Foolish Beliefs


1 Corinthians 1:18 (NLT) – “The message of the cross is foolish to those who are headed for destruction! But we who are being saved know it is the very power of God.”

1 Corinthians 2:14 (NIV) – “The person without the Spirit does not accept the things that come from the Spirit of God but considers them foolishness, and cannot understand them because they are discerned only through the Spirit.”

My family has been at the forefront of my critical thinking lately. My dad; certain cousins; my brother-in-law and nephew have all been a constant focus in my thoughts. These are good people, who do not believe in what I believe. It’s safe to say that some of them even consider me foolish for placing most of my major decisions in the hands of religion. That’s how they view a belief in God. For them, praying first is a weak-minded sentiment. That’s why I worry about them.

A few weeks ago, I was involved in a car accident. I literally walked away from the terrible scene, but it made me acutely aware of a few things:

  1. God truly does exist (as if there were any doubt before the accident).
  2. We never know when our time on this earth is up. Time can’t be wasted.

Along with thinking on my loved ones, I’ve been seriously praying to the Lord to give me direction on how to share the gospel, particularly with family members who are not receptive of it. The two referenced verses from 1 Corinthians make a clear cut case, that people who do not believe in God will–and do–view the message of the gospel as foolishness. These verses have honestly intimidated me for years. In the past, I’ve taken the stance, “Well…if they aren’t going to believe me anyway, then why should I even bother? After all, they deserve whatever they get for disrespecting the Lord.”

That way of thinking is old and immature. I don’t want my Dad to pass away into an eternity absent of God. I want to see him and my Mom when this brief moment in time–called my life–is over. I want my cousin Bry to gain an understanding of what her grandmother Amanda knew to be true. I want my nephew Lakota to enjoy his young life, depression free; not always in search of fulfillment that will never come from any other place except the Son. I want my brother-in-law to come back to what he knows to be truth.

I think it’s a dangerous position to have a belief in false truth. What if you believed gravity was false and decided to walk  off an 800-feet high cliff to prove your point? Ultimately, believing God is false is just like that, and will lead to terrible consequences. I don’t want that for my family. I want them to come to know the Lord and trust in him just as I have.

6 thoughts on “Foolish Beliefs

        • Figuratively speaking KIA, many times. Results may vary, but I can tell you this: God’s will is always done. Sometimes I’m hurt by my decisions that I thought were harmless. Other times, I’m spared and even lifted up by decisions I’ve prayed about that make no natural or logical sense. It all boils down to choosing what you think and believe about God. I hope that helps.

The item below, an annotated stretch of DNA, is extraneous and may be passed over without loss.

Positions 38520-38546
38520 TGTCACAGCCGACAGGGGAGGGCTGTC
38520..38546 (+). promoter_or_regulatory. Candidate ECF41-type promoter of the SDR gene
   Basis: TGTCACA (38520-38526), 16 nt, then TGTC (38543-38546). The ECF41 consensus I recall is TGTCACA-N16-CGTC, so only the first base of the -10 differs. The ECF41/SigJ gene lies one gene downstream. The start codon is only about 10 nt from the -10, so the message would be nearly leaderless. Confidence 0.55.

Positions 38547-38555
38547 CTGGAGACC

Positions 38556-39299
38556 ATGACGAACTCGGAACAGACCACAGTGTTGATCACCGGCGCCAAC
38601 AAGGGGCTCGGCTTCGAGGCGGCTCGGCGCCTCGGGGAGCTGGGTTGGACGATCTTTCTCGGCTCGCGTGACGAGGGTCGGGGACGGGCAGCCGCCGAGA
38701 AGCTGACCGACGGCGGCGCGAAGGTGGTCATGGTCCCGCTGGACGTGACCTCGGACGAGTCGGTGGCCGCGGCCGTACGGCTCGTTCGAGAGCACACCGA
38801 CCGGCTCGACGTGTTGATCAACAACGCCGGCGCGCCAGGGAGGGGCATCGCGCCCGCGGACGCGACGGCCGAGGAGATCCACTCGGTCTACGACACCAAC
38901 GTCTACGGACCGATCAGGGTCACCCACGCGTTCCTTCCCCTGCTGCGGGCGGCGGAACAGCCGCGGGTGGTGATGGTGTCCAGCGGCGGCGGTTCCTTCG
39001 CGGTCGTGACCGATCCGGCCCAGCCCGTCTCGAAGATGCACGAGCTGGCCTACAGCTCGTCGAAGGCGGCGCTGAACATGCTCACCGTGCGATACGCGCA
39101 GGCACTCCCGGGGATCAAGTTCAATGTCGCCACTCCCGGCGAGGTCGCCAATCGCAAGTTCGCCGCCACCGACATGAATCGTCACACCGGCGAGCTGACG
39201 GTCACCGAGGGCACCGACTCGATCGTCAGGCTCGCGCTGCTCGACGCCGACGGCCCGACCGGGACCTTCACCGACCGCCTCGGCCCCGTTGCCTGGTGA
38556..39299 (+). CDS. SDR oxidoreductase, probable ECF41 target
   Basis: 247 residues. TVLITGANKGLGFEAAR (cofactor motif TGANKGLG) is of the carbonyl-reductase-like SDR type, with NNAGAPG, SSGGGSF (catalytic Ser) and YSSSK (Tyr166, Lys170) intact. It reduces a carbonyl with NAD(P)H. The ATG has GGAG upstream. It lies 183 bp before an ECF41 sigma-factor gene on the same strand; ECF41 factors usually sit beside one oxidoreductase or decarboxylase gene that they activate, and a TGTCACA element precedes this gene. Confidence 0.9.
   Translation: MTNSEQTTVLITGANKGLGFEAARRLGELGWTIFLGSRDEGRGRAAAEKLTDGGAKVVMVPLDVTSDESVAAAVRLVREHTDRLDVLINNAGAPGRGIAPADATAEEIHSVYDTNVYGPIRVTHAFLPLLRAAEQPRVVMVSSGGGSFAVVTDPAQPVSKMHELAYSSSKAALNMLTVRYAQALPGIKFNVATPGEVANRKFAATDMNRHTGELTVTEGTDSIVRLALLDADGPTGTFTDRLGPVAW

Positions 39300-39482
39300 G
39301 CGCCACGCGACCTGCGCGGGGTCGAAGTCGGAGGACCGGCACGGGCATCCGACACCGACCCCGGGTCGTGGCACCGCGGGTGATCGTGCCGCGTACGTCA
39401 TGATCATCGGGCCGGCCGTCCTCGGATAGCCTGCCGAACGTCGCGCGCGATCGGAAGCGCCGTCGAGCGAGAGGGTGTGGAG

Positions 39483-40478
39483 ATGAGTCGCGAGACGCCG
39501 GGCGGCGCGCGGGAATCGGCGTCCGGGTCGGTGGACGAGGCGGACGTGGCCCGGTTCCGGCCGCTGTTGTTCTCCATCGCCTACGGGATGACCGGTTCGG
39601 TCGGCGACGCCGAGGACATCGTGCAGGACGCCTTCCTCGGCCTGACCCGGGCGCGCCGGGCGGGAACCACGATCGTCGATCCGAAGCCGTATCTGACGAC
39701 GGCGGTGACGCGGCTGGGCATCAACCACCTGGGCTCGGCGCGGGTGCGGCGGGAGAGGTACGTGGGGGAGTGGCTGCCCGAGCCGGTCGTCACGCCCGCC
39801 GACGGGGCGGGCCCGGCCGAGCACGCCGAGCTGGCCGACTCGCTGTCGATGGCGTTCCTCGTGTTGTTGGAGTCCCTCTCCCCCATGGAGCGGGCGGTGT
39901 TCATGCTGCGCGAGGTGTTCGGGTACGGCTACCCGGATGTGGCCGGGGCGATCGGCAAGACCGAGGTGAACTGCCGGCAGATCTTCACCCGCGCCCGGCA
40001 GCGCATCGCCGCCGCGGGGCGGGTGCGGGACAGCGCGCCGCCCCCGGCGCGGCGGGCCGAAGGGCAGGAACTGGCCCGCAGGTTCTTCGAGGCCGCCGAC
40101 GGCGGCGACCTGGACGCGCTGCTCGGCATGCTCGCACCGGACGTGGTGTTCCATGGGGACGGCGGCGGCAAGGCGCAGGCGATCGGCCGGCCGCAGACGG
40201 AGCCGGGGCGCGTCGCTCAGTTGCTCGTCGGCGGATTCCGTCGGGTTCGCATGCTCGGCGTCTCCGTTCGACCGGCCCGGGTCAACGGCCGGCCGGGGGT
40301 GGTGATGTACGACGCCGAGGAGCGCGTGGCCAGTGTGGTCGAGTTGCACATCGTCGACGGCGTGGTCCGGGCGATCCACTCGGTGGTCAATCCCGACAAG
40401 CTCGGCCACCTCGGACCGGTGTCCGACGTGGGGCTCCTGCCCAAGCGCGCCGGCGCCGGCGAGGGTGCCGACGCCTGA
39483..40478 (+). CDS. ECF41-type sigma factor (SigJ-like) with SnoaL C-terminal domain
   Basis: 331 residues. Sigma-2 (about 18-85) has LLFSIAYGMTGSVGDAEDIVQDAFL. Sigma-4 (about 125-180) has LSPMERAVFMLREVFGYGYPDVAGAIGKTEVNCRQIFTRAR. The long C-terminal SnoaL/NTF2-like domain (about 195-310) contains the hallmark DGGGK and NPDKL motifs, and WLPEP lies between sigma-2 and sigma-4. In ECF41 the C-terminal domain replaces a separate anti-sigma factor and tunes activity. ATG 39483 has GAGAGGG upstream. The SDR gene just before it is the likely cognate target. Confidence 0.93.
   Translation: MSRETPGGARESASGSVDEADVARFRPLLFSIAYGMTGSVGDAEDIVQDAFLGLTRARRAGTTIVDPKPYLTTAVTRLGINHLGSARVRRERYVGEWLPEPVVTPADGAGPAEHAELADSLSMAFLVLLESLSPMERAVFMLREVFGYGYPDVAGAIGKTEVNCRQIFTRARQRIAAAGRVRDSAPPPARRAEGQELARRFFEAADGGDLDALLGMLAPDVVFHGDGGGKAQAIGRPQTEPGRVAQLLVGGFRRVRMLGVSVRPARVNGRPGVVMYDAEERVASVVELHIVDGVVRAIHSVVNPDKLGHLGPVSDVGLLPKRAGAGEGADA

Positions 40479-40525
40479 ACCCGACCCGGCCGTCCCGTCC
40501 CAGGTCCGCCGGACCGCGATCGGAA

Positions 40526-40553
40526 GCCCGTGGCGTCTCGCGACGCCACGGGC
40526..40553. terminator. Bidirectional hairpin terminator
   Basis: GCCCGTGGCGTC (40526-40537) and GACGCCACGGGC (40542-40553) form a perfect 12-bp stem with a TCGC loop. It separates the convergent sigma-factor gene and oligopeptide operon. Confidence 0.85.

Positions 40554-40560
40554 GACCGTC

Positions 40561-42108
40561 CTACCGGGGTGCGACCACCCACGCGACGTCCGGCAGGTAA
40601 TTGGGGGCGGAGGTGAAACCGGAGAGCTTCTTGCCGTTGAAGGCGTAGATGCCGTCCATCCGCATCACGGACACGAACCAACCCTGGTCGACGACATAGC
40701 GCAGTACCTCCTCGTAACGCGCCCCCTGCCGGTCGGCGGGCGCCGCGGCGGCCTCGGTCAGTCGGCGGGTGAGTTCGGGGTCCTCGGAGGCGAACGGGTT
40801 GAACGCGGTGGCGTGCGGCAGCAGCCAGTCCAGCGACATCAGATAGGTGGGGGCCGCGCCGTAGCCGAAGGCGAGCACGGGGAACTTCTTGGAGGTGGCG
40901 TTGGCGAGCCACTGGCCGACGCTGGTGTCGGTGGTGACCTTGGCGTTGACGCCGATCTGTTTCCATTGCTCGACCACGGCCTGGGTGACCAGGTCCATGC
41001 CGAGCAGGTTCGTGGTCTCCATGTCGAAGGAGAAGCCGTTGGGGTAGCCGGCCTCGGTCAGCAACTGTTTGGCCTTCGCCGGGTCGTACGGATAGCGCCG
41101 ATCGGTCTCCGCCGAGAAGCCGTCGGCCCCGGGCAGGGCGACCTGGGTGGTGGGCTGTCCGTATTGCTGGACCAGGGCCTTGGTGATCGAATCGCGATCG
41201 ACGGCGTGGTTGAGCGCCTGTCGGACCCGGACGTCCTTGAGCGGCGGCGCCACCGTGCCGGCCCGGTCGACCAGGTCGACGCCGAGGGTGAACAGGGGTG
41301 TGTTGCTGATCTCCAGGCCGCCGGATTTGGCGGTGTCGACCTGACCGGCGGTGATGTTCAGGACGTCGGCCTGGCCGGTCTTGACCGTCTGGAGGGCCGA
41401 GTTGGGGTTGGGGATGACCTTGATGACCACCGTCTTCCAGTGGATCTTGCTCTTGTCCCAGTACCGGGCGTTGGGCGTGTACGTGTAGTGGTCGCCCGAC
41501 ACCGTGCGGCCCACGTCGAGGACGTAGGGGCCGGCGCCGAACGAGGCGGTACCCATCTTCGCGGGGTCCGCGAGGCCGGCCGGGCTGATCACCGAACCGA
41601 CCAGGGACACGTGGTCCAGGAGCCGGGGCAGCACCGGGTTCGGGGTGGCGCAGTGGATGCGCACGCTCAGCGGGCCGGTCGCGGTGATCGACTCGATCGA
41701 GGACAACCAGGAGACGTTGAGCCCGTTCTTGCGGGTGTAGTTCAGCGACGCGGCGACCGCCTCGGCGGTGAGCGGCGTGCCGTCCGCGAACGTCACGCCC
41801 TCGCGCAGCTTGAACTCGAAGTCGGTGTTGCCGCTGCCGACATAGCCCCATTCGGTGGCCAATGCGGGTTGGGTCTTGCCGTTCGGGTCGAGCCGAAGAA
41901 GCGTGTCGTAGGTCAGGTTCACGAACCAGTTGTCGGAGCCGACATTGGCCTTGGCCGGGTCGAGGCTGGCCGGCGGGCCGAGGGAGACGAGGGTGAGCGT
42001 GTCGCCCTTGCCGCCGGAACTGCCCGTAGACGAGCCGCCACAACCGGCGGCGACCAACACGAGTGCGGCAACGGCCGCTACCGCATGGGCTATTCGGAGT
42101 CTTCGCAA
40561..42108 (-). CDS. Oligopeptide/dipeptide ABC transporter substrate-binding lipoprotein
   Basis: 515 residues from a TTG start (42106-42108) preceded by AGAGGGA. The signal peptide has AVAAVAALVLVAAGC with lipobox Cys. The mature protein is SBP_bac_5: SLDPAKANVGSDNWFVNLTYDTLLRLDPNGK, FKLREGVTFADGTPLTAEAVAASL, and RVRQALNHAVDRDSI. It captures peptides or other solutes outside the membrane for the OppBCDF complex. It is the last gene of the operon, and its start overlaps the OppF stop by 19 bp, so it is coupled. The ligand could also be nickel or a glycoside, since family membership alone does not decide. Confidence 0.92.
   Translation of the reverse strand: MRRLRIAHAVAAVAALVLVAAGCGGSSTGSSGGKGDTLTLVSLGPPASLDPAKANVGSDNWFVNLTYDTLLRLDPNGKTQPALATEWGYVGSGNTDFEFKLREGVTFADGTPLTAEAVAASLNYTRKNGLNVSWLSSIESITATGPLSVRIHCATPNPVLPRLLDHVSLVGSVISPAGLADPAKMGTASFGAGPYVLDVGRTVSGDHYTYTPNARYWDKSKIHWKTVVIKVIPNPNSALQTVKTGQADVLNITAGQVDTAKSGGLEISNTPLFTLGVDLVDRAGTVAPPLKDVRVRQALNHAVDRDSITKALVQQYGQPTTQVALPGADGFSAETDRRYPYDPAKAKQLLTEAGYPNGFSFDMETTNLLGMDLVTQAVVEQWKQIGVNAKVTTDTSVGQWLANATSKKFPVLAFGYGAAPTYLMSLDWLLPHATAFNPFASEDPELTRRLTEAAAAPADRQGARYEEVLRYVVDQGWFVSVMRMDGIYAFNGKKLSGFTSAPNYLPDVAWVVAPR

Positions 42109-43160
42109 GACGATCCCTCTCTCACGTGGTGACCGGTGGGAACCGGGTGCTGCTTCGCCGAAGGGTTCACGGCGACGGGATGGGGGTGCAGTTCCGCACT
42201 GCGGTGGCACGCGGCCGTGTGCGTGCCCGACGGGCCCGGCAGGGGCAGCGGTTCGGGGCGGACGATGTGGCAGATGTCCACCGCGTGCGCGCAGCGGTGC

Liked by 1 person

          • KIA

            Gods will is always done? Are you a believer in Divine Determinism? Do you believe that whatever comes to pass is the will of God? Serious question. Thx for the response in advance


            • That’s a great question KIA. The short answer is “Yes, I DO believe that whatever comes to pass is the will of God”. I honestly believe in what the bible says. God is Omnipotent and all powerful. He’s loving; yes.But he is also just. His view of “just” sometimes looks foreign to what our view of “just” is.
              Why do bad things happen in this world if God is so loving, one might ask? We live in a fallen and imperfect world, full of freedom of choice. By and large, we get to choose to follow the Lord or not. It’s a trait of humanity we were given. But there are always consequences to our choice; good or bad. If I steal, and get away with it for 20 years, I really can’t be surprised when the cops finally catch up to me. Consequence of my choice. But I think the issue people really struggle with is why bad things happen to good people, if God is so loving. When an earthquake wipes out a neighborhood; when a baby is killed in a driveby shooting; when rapists get away with an unspeakable act: we can’t comprehend why God would allow this. I can tell you this…even in my faith KIA, I struggle with such scenarios. Sometimes, the standard response of “No one knows the mind of God” just doesn’t seem to comfort me. But I can also tell you this: I understand that because our world is imperfect, bad things will and do happen. But I live with a faith that God is in control of it all.
              I really struggled for a long time when I lost my mother to cancer a few years ago. I wanted to curse God. But it was that very tragedy that led me to seek him out and learn about him. Ultimately, my joy in the Lord has nothing to do with emotional feelings. It’s a deeper connection with the creator of all things. I live with a belief that no matter what happens–good or bad–God is in control of it all.
              It’s quite possible that by trying to answer your question, I may have further confused you. I’m sorry about that, KIA. I guess if I want you to understand anything from this post-sized response, it’s that I trust God no matter what happens. I wasn’t always a believer, but I came to know him and trust his word in all things. Some may look at that type of belief as foolish. I don’t really care, because Jesus said unless we have childlike faith, it is impossible to believe.


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